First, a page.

Like many countries around the world, India is going through a massive energy transition. “Energy use has doubled since 2000, with 80% of demand still being met by coal, oil and solid biomass,” the International Energy Agency reported in its 2021 energy outlook for the country of nearly 1.4 billion people.
But that trend is changing. India said it would install 175 gigawatts (GW) of renewable energy by 2022 and more than double its non-fossil-fuel target to 450 GW by 2030. And in September 2021, the country crossed the threshold of 100 GW of installed renewable energy capacity. It’s now fourth in the world in terms of installed renewable capacity, according to its Ministry of New and Renewable Energy.
Those numbers are growing thanks to agreements like the recent deal between GE Renewable Energy and JSW Energy, one of India’s leading power companies, to supply 810 megawatts (MW) of onshore wind turbines for its upcoming wind farms in India’s Tamil Nadu state. The turbines will produce enough renewable energy to meet the annual electricity requirements of more than 2.1 million households in the country.
GE will also help train JSW teams to operate and maintain the turbines. GE is scheduled to supply the turbines by the first quarter of 2023 and will assemble the 2.7-MW machines at GE Renewable Energy’s factory in Pune. The GE unit’s subsidiary LM Wind Power will make blades for the wind farms at its Indian factory in Halol, Gujarat.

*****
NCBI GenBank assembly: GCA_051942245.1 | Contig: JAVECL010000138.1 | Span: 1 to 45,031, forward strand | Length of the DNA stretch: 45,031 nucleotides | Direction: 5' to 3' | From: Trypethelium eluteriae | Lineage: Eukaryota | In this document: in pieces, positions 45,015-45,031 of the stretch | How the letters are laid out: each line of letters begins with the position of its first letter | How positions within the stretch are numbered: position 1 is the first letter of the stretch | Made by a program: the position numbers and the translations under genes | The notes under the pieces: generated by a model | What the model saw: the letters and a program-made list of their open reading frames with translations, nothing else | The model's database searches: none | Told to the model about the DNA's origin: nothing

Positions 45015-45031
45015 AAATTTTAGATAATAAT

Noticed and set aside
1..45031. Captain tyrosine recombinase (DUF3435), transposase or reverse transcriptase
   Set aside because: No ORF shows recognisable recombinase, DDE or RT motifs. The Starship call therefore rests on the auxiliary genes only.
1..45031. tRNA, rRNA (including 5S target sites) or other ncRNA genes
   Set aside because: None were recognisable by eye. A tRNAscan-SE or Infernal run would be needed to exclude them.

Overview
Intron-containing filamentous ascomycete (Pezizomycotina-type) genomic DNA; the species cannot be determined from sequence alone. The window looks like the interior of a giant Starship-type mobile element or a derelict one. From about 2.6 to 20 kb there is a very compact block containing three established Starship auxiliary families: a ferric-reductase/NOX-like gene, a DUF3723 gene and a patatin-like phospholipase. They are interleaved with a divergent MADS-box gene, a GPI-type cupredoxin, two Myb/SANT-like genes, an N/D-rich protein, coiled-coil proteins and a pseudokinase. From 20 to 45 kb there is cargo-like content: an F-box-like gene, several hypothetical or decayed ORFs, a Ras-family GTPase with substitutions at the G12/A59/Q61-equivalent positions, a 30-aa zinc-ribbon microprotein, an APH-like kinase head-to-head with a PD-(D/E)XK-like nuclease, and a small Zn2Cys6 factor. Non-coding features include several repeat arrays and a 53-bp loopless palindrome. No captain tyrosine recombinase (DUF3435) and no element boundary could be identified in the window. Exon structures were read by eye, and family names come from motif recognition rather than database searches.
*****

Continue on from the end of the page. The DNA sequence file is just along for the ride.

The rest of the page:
The turbine the wind farms will use build on GE’s successful 2-MW turbine family. It was designed primarily at GE's Technology Centre in Bengaluru, and it’s ideally suited for Tamil Nadu’s wind conditions.
A year ago, GE’s 2-MW onshore wind platform surpassed an important milestone, logging a combined 20 gigawatts (GW) of installed capacity since its introduction in 2015, with turbines in 10 countries around the world and 23 American states. What does 20 GW look like? It’s the equivalent of displacing 120 million tons of carbon dioxide in five years, and enough to power the equivalent of 12.9 million homes worldwide.
One reason for this achievement involves innovation. The latest turbines from GE’s 2-MW family come with larger rotors, taller towers to capture faster, steadier winds, and digital controls for remote monitoring. The 2-MW platform also offers 98% global availability, meaning its turbines can operate reliably for customers when they need them to.
“We simply brought in technology where it made sense and focused on quality and execution with an underlying lean approach,” said Kellan Dickens, who manages the platform’s product line. “Along the way we’ve continued to listen to our customers and, in turn, have grown strong relationships with them. The fruit from all of this has been one of the most successful turbine platforms in our history.”